It was one startlingly at odds with the free and open network expounded by the internet’s inventors. In Xi’s view, sovereignty, not freedom or communication or sharing, was the most important factor in online policy.
“Cyberspace is not a domain beyond the rule of law,” Xi said. “Greater efforts should be made to strengthen ethical standards and promote civilized behavior.”
The doctrine of internet sovereignty, which emerged in China in the early 2010s and is now driving Beijing’s internet policy, seeks to establish a national, as opposed to global, internet.
Instead of the world wide web as we know it, countries would each maintain their own national internet, by force if necessary, with the border controls and immigration standards they see fit.
Peter Micek, general counsel for Access Now, which lobbies in favor of an open internet, said Chinese officials and technicians are increasingly working to water down protections for online freedoms at the United Nations and other bodies which oversee internet standards and governance.
“More and more Chinese engineers and engineers from Chinese companies are proposing and developing and adopting standards,” he added.
Technical bodies like the International Telecommunication Union, the World Wide Web Consortium and others have huge influence on how the global internet operates, but sometimes with little transparency and limited democratic input.
“That’s one place where quietly there is a more concerted effort (by China) to take control of what the internet actually is,” Micek said.
According to the New York Times, in late 2015 Beijing lobbied hard – but ultimately unsuccessfully – to remove phrases like “freedom of expression” and “democratic” from a major UN document on internet policy.
China’s efforts to influence global internet policy are largely designed to legitimize – and prevent other countries from complaining about – Beijing’s existing controls on expression online, but they could have far-reaching consequences.
“A lot of governments would like to follow China’s lead, and exercise if not complete control then effective control over the boundaries of what people can say and do online,” Micek said.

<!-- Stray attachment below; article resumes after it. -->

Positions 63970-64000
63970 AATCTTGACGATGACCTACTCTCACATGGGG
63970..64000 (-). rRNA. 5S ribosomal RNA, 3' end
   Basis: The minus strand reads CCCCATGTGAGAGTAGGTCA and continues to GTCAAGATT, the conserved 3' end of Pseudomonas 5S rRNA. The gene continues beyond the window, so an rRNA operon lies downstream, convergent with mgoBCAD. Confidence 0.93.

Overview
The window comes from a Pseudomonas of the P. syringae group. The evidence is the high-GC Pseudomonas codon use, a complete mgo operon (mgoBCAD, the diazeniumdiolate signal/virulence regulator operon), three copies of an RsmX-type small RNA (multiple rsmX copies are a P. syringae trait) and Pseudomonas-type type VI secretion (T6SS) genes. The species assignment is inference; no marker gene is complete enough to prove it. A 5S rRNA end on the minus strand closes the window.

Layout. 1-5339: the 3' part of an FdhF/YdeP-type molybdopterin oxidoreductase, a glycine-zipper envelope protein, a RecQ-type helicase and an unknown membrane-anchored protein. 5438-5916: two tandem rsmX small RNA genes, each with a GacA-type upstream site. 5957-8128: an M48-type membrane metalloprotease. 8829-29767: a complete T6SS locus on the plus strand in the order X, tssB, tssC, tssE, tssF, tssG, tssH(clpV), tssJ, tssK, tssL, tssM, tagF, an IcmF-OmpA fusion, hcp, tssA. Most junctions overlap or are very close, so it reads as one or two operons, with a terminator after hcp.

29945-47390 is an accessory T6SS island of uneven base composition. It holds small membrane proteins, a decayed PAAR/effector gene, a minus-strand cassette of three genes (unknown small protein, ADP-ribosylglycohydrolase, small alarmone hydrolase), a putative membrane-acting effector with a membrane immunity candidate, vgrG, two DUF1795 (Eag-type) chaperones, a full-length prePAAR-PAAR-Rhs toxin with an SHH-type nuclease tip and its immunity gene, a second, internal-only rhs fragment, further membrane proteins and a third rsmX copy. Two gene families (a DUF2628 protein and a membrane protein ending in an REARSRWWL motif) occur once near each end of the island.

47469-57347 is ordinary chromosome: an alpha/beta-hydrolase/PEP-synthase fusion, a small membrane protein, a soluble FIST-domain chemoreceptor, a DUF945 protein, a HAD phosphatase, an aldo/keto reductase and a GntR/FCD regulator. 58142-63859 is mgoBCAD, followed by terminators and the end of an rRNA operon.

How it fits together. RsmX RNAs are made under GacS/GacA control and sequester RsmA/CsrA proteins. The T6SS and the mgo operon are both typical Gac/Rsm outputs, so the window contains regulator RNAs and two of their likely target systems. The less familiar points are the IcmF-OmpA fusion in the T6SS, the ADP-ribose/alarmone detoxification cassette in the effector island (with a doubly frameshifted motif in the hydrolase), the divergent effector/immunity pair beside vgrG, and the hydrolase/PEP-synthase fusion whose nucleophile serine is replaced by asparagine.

Previous Chinese censorship innovations – like internet shutdowns, deep packet inspection of internet traffic, and blocking unwanted messaging apps – have been readily adopted by countries as diverse as Cameroon, Russia, Iran and India.
Nor is the situation likely to improve anytime soon in China, said CUHK’s Tsui.
“Other governments have definitely gotten worse at pushing back at Chinese censorship,” he said, pointing to a push by the UK, US and others to water down encryption protections in the name of fighting terrorism.
“This allows China to say ‘what we are doing is not so different’,” he said. “Overall the trend is towards more censorship .. so the bar is getting lower, meaning it is easier for China to go even lower.”
Little hope for change
Back in China, controls are expected to ramp up even further as the country nears the all-important Communist Party Congress, the once every five years handover of power, at which the next Politburo Standing Committee, which runs the country, will be chosen. Some have suggested there may be a corresponding relaxation following the meeting, but experts CNN spoke to were skeptical.
Charlie Smith, co-founder of censorship watchdog GreatFire.org, said it was a mistake “to tie any crackdown on internet freedom in China to specific events or characters.”
“Things started trending in the wrong direction when Xi Jinping took power,” he said. “Regardless of what meetings are on the horizon, the authorities have been instructed to entirely control what people say, read, watch and hear on the internet.”
Tsui said new trends like the WhatsApp block and crackdown on VPNs will either continue “or they are filing this knowledge away for future reference, to try again at some later date.”
“The (Party Congress) is not the cure for the situation, it’s not even a pain killer” Badiucao said. “I see no hope or willingness for the CCP to make a positive change.”